DPL Tech

A New Feature that makes Sequential Drilling Decisions Easy

6 Well Sequential Drilling Problem

A common and challenging decision problem in the oil & gas industry is to decide how to explore an oil field. Typically there is a cluster of prospects, giving rise to a highly dependent set of uncertainties, according to their proximity and the geology of the area. For example, if you drill a well at one site and strike oil, it's more likely that a nearby prospect will also have oil. If you drill a few "dry holes", you'll probably give up on the field rather than throw good money at potentially poor prospects. This makes intuitive sense, but until recently it was tough to model in a decision tree.

A Gentle Introduction to DPL Constraint Functions

In most DPL models, decisions are made to maximize or minimize some quantity, and they can and should be left unconstrained. You can never have too much NPV, for example. However, some decision problems require making tradeoffs among several decisions where not all possible decision policies (i.e., combinations of decision alternatives) are feasible. For example, your company may only be able to launch one or two new products a year.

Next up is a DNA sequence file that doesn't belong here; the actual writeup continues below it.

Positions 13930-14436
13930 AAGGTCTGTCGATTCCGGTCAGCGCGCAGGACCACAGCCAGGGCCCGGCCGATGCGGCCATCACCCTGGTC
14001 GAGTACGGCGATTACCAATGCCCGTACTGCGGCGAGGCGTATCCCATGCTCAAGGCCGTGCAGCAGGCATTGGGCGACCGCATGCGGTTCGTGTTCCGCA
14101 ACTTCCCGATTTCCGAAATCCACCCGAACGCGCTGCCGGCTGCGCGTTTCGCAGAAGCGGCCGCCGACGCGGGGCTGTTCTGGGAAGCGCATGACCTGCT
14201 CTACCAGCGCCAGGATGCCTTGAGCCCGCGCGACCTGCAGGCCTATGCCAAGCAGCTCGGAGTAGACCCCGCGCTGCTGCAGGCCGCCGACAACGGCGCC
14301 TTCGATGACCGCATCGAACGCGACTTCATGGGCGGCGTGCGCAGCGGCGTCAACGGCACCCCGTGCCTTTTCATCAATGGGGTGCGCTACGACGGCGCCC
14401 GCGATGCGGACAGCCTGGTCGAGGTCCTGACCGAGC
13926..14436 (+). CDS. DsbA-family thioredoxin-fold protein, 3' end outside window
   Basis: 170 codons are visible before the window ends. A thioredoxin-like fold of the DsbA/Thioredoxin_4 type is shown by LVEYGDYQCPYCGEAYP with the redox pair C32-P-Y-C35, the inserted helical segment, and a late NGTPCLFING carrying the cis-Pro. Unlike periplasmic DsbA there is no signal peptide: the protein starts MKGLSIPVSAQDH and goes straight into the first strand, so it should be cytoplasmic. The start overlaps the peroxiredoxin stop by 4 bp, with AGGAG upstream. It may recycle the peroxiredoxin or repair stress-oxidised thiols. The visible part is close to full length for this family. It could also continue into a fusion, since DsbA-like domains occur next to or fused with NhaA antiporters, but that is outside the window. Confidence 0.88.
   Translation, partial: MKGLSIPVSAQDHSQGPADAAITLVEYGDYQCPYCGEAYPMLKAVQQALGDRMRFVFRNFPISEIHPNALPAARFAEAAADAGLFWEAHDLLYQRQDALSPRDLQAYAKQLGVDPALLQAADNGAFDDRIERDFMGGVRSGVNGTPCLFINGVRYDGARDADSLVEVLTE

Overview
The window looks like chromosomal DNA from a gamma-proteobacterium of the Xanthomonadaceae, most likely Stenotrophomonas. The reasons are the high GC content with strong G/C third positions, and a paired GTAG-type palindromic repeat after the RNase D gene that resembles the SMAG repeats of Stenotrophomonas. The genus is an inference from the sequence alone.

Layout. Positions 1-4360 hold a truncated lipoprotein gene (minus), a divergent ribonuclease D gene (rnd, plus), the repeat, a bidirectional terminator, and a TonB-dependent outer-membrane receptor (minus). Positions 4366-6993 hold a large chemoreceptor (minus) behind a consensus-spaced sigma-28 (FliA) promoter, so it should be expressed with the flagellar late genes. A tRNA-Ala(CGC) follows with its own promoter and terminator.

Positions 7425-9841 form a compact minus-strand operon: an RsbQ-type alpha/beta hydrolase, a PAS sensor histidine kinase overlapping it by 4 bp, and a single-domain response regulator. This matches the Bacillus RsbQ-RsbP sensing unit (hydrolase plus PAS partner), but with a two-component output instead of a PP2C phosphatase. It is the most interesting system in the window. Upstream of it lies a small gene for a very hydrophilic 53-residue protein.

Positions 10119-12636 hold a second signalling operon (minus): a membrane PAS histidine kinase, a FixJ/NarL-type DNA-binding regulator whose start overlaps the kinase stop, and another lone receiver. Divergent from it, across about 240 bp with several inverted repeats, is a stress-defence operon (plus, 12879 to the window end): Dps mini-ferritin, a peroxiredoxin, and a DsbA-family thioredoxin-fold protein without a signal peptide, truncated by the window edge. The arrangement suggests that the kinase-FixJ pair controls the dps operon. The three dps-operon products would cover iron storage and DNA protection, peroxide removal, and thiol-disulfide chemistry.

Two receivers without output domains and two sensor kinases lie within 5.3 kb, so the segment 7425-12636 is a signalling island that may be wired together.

Q&A about 32- and 64-bit DPL/Excel/Windows

While we normally try to avoid dry technical topics in this blog, the time has come to say a few words about 32- and 64-bit applications, in the hopes of addressing any confusion you may have registered. In this post, I'll answer some key FAQ's and provide a few pointers to other sources of useful information.

Q. Do I really need to know about this?

Controlling DPL from Windows PowerShell

Are you using PowerShell yet?

PowerShell (aka POSH) is Microsoft's latest scripting environment, consisting of a command line shell and an associated script language. Power users appreciate scripts because they're a quick way to automate repetitive tasks that don't warrant writing a whole new program. While PowerShell is broadly used among IT professionals, many Windows power users who could benefit from it don't know it exists.

Historically, Windows has always been a shell-poor platform.

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